A man walked into Harvard’s dental clinic for a root canal — and left with a warning about high blood pressure that may have saved his life.
That dramatic intervention took place last spring, leading to the discovery of early kidney disease, according to Dr. Bruce Donoff, dean of the Harvard School of Dental Medicine. It’s the kind of story the school aims to replicate as it launches two initiatives this year that will bring primary care into the dentist’s office.
The new programs add to an explosion of initiatives across the country aimed at ending the longstanding divide between how we treat the mouth and the rest of the body. At the same time, there is an increasing scientific evidence for how oral health is tied to wider wellness, from infections caused by mouth microbes to oral complications of diabetes.
Harvard’s initiatives aim to address what might be a counterintuitive observation: Though the popular conception is that people avoid the dental office out of dread, there are actually many people who see a dentist more than any other health professional. An estimated 19.5 million Americans skipped the doctor’s office and saw only a dentist in 2008, according to a study published in the American Journal of Public Health. Dutiful patients may visit a dentist twice a year, giving a dentist the chance to keep tabs on how they are managing chronic diseases — or catch diseases that have gone undiagnosed.
Yet most dentists aren’t doing that. They aren’t trained to pay attention to the whole body. And the reverse is true, too, Donoff said. In a general physical exam, a physician typically checks out the head, eyes, ears, nose, and throat — but ignores the teeth and gums.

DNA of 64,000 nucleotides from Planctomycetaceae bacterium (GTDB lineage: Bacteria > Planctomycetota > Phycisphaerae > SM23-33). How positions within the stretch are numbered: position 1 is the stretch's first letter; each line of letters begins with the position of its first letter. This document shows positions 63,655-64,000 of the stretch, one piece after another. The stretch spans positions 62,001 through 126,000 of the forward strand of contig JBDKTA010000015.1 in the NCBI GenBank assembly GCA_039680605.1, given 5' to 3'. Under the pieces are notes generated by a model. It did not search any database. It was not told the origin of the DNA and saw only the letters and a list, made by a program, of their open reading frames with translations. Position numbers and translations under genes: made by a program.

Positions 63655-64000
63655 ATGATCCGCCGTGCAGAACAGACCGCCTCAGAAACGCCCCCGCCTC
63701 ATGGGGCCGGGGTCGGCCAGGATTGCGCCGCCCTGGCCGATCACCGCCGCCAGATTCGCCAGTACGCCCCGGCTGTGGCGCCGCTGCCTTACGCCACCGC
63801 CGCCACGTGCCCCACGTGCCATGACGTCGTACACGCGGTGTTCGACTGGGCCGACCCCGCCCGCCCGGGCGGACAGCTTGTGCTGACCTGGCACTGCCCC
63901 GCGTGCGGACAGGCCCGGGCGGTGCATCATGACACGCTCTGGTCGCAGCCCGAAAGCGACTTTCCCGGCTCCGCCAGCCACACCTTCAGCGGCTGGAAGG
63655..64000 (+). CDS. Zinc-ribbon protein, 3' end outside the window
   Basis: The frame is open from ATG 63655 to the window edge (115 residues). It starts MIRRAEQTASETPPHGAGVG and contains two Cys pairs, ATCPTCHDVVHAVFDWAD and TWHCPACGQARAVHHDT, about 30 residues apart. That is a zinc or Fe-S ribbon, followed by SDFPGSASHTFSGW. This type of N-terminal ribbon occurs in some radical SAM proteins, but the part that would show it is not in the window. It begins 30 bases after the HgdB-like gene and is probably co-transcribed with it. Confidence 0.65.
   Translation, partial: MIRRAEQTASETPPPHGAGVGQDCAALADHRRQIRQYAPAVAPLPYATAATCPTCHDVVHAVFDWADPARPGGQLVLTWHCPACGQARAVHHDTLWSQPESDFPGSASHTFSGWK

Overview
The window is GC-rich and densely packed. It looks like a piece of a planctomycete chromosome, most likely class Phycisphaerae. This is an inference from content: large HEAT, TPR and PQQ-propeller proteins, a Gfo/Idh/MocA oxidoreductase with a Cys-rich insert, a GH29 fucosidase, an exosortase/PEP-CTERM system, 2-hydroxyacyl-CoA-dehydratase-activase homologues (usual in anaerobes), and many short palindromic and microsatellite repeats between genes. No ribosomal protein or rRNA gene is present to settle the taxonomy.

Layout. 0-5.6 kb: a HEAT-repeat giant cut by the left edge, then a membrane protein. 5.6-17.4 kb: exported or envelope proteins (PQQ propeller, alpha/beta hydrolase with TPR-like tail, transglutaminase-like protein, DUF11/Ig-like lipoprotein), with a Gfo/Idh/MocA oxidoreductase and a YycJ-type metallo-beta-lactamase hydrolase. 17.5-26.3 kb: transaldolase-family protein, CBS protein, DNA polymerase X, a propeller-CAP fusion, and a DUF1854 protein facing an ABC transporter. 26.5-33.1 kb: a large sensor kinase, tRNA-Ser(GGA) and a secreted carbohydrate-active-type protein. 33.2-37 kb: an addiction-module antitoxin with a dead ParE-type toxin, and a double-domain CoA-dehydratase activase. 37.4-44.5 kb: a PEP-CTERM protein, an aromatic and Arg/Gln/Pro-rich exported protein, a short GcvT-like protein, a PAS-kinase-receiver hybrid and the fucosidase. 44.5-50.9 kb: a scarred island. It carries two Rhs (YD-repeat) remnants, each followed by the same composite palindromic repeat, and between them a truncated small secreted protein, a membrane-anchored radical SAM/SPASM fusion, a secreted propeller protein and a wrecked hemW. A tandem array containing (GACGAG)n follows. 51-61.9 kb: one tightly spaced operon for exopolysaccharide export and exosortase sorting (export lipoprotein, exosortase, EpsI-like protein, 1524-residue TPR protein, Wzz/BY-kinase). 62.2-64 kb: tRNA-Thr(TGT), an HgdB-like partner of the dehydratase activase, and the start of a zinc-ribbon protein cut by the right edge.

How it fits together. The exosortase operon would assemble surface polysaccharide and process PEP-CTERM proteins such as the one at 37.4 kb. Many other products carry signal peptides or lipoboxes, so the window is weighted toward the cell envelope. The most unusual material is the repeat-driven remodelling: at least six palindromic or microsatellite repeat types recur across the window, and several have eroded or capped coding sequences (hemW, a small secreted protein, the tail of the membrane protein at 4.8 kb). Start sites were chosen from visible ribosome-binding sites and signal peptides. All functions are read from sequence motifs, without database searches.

In response, Harvard is reimagining how it trains dental students, aiming to break down what Donoff calls an “artificial and harmful separation” between oral and general health.
In September, the dental school launched a primary care clinic at Harvard’s bustling teaching practice, where dentists-in-training treat 14,000 patients per year. Now, for the first time, physicians from Harvard Medical School’s faculty are on hand every Wednesday to help dental students conduct physical exams and in-depth medical histories. If needed, they refer patients to primary care providers and follow up to make sure they go to appointments.
There’s a lot that dentists can learn about the body by looking in the mouth, said Dr. Lisa Simon, a Harvard dental school graduate who is now supervising students in the clinic. Eroded enamel could be a sign of acid reflux. A swollen tongue may point toward malnutrition. And signs of oral or facial trauma are often a red flag for domestic violence or child abuse.
And since many patients see their dentist more often than their primary care provider, Simon said, “the visits are a wonderful opportunity to monitor potentially chronic conditions like high blood pressure, diabetes, or depression.” Besides looking in the mouth, dental students are gathering information — and making interventions as needed — through extensive interviews, which include questions like, “Do you feel safe at home?”